(4) No. Leave should not be granted to the appellant to appeal the motion judge’s award of costs of $124,028.81 to the Timminco respondents and $25,330.07 to the Photon respondents. The awarding and fixing of costs is highly discretionary and is afforded a high level of deference on appeal. The motion judge’s decision with respect to costs was based on his consideration of the relevant principles. The appellant has identified no error in principle in the exercise of his discretion.

(5) No. Due to the disposition of the appeal, it was unnecessary to determine the respondents’ cross-appeal, which asserted that nunc pro tunc relief was barred by the doctrines of res judicata, issue estoppel or abuse of process. However, if considered, the Court would have found that the motion judge did not err in the exercise of his discretion to hear the appellant’s motion. The cross-appeal raised a novel and challenging question, namely whether the principle in Henderson v. Henderson (1843), 67 E.R. 313, 3 Hare 100 (V.C.), applies to issue estoppel. That principle, applicable to cause of action estoppel, holds that a final decision of the court bars re-litigation not only of what was decided, but also what could and should have been decided by the court. The motion judge concluded that both issue estoppel and abuse of process likely applied to prevent the appellant from seeking nunc pro tunc relief because he could have requested that relief when he brought his “conditional leave” motion or on his previous appeal to this court.

However, there is a discretionary element to the application of those doctrines. The motion judge found it was appropriate to exercise that discretion in Mr. Pennyfeather’s favour because Mr. Pennyfeather never had an opportunity to make the argument. He was denied leave to appeal to the Supreme Court in the original Timminco #1 case and he was not permitted to intervene in the appeal to the Supreme Court in Green (SCC). Thus, he never had an opportunity to make an argument about his entitlement to nunc pro tunc relief and it was in the interest of justice that he be given an opportunity to do so. Therefore, the motion judge did not err in exercising his discretion to hear the motion for leave nunc pro tunc, because the appellant never had an opportunity to raise an issue which subsequent jurisprudence revealed should have been raised.

Royal & Sun Alliance Insurance Company of Canada v Intact Insurance Company, 2017 ONCA 381

[Juriansz, Brown and Miller JJ.A.]

Counsel:

C. P. Klinowski, for the appellant

Jason P. Mangano and Jennifer A. O’Dell, for the respondent

Keywords: Insurance Law, Automobile Insurance, Excluded Driver Endorsements, Validity, Insurance Act, RSO 1990, c I.8, s 227(1), Unfair or Deceptive Acts or Practices, Financial Services Commission of Ontario Act, 1997, SO 1997 c 28, s 439, O Reg 7/00, Statutory Interpretation

Facts:

Diane Wilson and her husband met with her insurance broker on February 29, 2012, because her driver’s licence had been suspended and the insurance on the 2004 Impala she owned was being canceled. She wished to maintain insurance coverage on her car so her husband could drive it. Insurance was arranged with the respondent, Intact, on the basis that Wilson would be an excluded driver. Wilson executed an Excluded Driver Endorsement.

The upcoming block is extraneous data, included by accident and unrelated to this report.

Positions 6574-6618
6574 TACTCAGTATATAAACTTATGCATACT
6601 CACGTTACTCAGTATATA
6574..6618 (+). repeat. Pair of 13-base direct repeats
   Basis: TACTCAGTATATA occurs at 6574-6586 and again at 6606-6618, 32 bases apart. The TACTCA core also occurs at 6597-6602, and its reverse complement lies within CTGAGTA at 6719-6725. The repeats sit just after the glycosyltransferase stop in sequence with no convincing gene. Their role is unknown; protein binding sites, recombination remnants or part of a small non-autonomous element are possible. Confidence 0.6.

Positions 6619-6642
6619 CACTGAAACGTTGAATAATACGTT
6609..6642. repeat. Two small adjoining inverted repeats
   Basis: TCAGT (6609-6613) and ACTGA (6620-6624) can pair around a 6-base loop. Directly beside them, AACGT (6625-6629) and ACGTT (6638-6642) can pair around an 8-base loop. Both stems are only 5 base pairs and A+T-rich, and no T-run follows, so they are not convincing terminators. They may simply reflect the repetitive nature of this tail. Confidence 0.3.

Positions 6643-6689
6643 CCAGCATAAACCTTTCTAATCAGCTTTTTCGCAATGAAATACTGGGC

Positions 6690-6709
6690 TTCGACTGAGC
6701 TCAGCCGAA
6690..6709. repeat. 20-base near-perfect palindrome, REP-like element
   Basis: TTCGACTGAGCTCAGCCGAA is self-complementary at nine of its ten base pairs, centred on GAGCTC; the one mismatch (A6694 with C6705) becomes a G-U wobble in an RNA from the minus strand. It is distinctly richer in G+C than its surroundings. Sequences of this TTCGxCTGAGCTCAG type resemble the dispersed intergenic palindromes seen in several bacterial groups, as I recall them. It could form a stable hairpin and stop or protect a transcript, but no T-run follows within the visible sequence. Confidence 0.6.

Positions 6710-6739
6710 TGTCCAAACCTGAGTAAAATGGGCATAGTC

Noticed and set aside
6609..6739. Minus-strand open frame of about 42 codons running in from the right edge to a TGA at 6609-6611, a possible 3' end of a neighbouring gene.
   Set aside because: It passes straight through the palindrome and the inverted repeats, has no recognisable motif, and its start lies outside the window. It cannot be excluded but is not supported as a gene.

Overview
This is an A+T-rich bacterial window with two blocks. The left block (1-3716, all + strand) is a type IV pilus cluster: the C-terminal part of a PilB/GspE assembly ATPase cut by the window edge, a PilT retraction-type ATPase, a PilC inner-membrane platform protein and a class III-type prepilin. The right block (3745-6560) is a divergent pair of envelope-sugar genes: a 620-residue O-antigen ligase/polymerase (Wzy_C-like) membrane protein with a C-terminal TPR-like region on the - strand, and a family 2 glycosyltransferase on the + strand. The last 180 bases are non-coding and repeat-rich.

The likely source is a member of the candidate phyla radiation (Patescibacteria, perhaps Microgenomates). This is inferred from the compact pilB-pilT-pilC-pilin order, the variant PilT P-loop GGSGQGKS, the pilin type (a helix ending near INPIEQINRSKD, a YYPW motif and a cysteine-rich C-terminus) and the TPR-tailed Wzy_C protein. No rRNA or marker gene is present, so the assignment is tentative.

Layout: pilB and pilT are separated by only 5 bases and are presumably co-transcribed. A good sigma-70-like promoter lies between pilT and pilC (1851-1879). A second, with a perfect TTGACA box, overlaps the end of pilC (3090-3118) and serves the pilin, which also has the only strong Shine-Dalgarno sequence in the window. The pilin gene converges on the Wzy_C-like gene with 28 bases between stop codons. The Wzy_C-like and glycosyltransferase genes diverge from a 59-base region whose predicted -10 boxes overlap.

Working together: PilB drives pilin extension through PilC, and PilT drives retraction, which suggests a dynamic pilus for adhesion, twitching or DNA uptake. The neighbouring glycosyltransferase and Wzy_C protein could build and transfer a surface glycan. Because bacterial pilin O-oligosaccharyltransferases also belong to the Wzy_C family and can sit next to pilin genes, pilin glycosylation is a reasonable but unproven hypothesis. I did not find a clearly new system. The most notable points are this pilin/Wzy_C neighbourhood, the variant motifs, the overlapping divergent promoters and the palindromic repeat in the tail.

The trial judge found that when Wilson completed the form the broker explained to her and she clearly understood that, even if the licence were to be reinstated, Intact still would not insure her and the Excluded Driver Endorsement would continue to apply. Wilson’s licence was reinstated, she drove the vehicle, and had an accident in which Rita and Cathy MacLeod were injured. The MacLeods commenced a personal injury action against Wilson. The MacLeods’ uninsured motor vehicle carrier, Royal & Sun Alliance Insurance Company of Canada (RSA), is the appellant. RSA brought an application for a declaration Wilson was fully insured by Intact. Intact, relying on the Excluded Driver Endorsement, took the position there was no coverage and Wilson was uninsured.

The application judge found the Excluded Driver Endorsement was in full force and effect at the time of the accident and that Intact had no duty to defend or indemnify Wilson in respect of the accident. RSA appealed from that decision.

Issue:

Whether an endorsement of an automobile insurance policy that excludes coverage for a named driver is valid even though its form is not that pre-approved by the Superintendent of Financial Services, as required by s. 227(1) of the Insurance Act, RSO 1990, c I.8

Holding:

Appeal dismissed.

Reasoning:

The use of the unapproved form, as alleged, does not necessarily invalidate an agreement between the parties about exclusion from insurance coverage.

Royal’s main argument on appeal was that the Excluded Driver Endorsement was not in the form pre-approved by the Superintendent and was void because it did not strictly comply with s. 227(1) of the Insurance Act. On the form that Wilson executed, the boxes in the pre-approved standard form were not filled out. Rather, the words “See Certificate of Automobile Insurance” were written in across the boxes. The Certificate of Insurance set out the identifying details of the vehicle. Assuming that the Excluded Driver Endorsement was not in pre-approved form, the question was whether s. 227(1) rendered an unapproved form void. The section itself is silent on the effect of using a form that had not been pre-approved. It was necessary for the Court to interpret s. 227 in the context of the Act, its purposes and the regulatory scheme as a whole to determine the legislative intent. The Court concluded the legislature intended that a lack of compliance with s. 227(1) is a matter for the Superintendent. It was not the role of the courts, while applying the law of contract, to read into s. 227 that a non-compliant form is necessarily void as a matter of contract law.